Brandon, the smart young man who has worked for me for years, isn't impressed by much at all. He's remarkably level-headed so fame or celebrity bounces off him like one of Penelope Ann's biscuits bounces off the floor.
He's met some of my better-known friends with a shrug of his shoulders and once, incredibly, turned down the opportunity to meet Jeff Foxworthy. He had to study for a test, he said.
Oh, but there's hope that even the toughest can be reeled in because, finally, Brandon is impressed.
I was in the kitchen, fiddling around at the sink when Brandon came in, opened the refrigerator door and pulled out a bottle of water. As he cracked it open, he leaned against the island and his eyes wandered down to the little notebook that I often tote around with me in order to scribble down notes, phone numbers and directions.
"Miss Ronda!" he exclaimed a bit excitedly. "You have Cooter's cell phone number?"
"Hmmm?" I turned from the sink and picked up a towel to wipe my hands.
"Cooter from ‘Dukes of Hazzard.' You have his cell number? Wow!"
And finally after years of plentiful opportunities, Brandon was impressed. Who would have thought that having the phone number of Crazy Cooter, the lovable garage owner on the old television show, would have caught his fancy?
"You're a ‘Dukes of Hazzard' fan?" I asked, astonished.
"Yes ma'am! I love it!"
"Were you even born when that show was on television?"
He grinned. "Naw, but I watch the reruns all the time. At school, my friends and I get together and just hang out to watch it."
Thank you to Bo, Luke, Daisy and Cooter. Finally, I have risen to some heights of admiration in Brandon's eyes. He, like millions, is a fan of a show and its characters that will never die. The show has a homey approachability about it and it does what Southerners have always done best: laugh at ourselves.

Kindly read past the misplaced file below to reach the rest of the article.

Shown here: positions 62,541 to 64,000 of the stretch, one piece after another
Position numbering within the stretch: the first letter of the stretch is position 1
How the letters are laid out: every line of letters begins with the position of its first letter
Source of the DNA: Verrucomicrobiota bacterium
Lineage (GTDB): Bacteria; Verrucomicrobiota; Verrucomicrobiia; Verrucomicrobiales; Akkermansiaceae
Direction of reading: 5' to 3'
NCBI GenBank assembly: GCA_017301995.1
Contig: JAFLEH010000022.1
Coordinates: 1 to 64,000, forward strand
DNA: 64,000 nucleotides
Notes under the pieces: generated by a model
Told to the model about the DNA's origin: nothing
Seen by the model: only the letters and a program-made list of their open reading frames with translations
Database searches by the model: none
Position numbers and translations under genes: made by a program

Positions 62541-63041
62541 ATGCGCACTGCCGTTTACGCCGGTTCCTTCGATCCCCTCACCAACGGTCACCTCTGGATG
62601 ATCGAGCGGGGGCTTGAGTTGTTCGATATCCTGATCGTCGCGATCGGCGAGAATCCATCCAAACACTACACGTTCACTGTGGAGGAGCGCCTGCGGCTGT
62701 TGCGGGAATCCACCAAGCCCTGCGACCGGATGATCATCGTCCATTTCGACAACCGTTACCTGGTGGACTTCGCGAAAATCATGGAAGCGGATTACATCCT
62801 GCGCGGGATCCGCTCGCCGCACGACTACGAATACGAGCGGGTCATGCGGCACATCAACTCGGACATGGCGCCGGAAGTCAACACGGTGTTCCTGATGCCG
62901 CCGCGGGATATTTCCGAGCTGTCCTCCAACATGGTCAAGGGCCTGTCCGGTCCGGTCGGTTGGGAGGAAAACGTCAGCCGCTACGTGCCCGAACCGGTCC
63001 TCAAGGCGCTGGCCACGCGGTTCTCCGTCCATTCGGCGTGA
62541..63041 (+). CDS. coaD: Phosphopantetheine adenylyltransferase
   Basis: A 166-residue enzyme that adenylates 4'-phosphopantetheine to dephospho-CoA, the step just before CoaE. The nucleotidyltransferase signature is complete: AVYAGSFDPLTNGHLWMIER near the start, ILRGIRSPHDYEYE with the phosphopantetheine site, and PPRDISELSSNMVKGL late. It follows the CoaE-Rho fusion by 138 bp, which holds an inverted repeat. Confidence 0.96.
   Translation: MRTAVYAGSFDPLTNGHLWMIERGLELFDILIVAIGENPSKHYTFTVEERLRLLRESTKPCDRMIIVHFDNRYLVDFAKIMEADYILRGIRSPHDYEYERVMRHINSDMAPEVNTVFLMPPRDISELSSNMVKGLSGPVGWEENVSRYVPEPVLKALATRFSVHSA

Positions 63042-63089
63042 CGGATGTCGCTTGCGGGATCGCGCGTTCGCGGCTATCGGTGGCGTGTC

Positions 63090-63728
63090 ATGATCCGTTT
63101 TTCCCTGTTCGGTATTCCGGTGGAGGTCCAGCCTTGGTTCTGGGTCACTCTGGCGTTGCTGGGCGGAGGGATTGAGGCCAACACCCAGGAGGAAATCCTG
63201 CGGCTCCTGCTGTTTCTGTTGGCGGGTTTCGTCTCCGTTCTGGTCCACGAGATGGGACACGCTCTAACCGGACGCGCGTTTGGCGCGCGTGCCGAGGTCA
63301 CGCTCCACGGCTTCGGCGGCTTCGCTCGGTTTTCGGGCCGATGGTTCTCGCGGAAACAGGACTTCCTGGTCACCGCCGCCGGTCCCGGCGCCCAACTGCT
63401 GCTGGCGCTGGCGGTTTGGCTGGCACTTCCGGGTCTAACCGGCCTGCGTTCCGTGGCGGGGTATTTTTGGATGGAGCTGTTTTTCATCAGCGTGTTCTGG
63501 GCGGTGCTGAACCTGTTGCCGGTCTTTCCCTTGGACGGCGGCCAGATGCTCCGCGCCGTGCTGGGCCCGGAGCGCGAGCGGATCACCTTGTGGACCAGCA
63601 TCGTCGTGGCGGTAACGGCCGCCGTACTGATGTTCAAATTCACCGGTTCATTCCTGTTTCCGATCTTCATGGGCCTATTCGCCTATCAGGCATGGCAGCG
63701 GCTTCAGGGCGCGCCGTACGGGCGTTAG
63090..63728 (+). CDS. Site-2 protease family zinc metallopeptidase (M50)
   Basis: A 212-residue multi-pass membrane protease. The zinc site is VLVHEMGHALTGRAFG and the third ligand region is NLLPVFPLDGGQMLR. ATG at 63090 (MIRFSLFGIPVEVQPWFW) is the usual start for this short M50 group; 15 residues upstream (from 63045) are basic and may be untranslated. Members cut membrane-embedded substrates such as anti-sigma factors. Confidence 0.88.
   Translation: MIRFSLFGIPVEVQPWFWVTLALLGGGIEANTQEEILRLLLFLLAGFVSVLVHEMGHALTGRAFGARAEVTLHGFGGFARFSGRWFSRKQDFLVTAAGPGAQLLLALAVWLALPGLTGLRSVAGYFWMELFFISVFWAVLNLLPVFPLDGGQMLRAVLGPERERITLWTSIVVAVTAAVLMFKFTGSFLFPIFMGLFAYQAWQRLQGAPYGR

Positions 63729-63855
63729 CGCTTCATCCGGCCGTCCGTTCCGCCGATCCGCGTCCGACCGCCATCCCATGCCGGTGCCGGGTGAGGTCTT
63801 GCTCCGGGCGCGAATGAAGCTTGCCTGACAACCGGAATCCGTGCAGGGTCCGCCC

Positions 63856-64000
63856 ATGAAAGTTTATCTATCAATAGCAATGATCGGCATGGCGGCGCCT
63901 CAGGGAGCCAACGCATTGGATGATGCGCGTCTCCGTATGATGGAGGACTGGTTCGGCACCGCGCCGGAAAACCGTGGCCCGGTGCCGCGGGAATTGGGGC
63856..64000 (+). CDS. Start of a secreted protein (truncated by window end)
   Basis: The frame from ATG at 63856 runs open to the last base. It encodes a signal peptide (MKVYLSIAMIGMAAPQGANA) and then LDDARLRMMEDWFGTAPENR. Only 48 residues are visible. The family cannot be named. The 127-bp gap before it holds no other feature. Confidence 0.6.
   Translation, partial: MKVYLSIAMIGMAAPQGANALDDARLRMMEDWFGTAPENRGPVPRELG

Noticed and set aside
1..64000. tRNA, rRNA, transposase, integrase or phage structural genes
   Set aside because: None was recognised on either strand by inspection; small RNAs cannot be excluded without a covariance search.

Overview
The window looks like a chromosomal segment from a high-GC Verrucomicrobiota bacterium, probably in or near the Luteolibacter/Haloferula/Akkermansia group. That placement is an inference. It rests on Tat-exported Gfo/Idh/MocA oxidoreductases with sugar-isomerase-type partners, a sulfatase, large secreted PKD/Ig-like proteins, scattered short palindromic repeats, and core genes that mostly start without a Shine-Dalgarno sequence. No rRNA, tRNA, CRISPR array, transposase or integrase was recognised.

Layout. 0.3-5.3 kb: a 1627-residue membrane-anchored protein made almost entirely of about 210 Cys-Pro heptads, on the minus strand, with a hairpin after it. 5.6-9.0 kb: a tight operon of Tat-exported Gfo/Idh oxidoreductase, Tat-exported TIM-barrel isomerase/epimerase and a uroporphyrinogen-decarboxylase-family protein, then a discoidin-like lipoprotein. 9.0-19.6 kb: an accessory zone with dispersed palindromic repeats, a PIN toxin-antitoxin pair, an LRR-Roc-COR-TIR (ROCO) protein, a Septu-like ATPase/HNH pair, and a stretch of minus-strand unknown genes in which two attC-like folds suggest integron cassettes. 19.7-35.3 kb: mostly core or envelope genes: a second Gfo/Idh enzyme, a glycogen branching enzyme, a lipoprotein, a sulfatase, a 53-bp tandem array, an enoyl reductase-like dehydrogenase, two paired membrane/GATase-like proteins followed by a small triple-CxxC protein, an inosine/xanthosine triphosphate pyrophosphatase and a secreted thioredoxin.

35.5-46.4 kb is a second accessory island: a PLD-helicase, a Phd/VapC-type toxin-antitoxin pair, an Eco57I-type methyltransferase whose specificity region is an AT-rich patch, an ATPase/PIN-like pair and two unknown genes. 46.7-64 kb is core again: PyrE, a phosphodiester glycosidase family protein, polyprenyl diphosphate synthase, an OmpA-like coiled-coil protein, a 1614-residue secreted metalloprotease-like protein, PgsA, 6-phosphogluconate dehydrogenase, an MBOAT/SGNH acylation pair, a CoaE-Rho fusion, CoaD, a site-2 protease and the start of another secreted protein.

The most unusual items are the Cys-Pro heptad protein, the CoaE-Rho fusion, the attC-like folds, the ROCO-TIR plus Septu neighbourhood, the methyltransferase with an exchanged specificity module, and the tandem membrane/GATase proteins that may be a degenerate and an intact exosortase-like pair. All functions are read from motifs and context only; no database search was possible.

Back to Cooter. It's almost by accident that I have his phone number. I was filling in on Atlanta radio one morning for a friend and had Cooter on the show to talk about one of his enterprises.
For the record, he's one of the most likeable guys you'll meet. He's the kind you cheer for and you're glad to see reveling in the American dream.
Speaking of that: The reason that my notebook was opened to Cooter's phone number is that I had just begun reading his autobiography, "Redneck Boy In The Promised Land."
I was planning to call to see if he, his beloved wife, Alma, and I could get together for dinner and discuss his new tome. First of all, the book is worth buying just for the title. And also for what it truly says about our great country: Every American has the equal right to chase opportunities and make dreams come true.
For Ben Jones, born outhouse poor in rural Virginia, that has been the greatest gift. He chased education to the University of North Carolina in Chapel Hill, found fame and success as an actor and then became a congressman.
I called him. He called me back. Then when we found we couldn't juggle our schedules for dinner, we began to talk about his book.
"I love this book," I said.
"Thank you," he replied in a characteristically humble tone. "It's the result of 65 years of research."
"Did you really have the same dorm room as Thomas Wolfe at UNC?"
That, of all, was my favorite piece of information from the book. Crazy Cooter, a redneck Southern icon, once laid his head in the same room as Wolfe, an intellectual literary giant. That is a gift born only of a free democracy.
Isn't America great?
Ronda Rich is the Gainesville-based author of "What Southern Women Know (That Every Woman Should)." Sign up for her newsletter.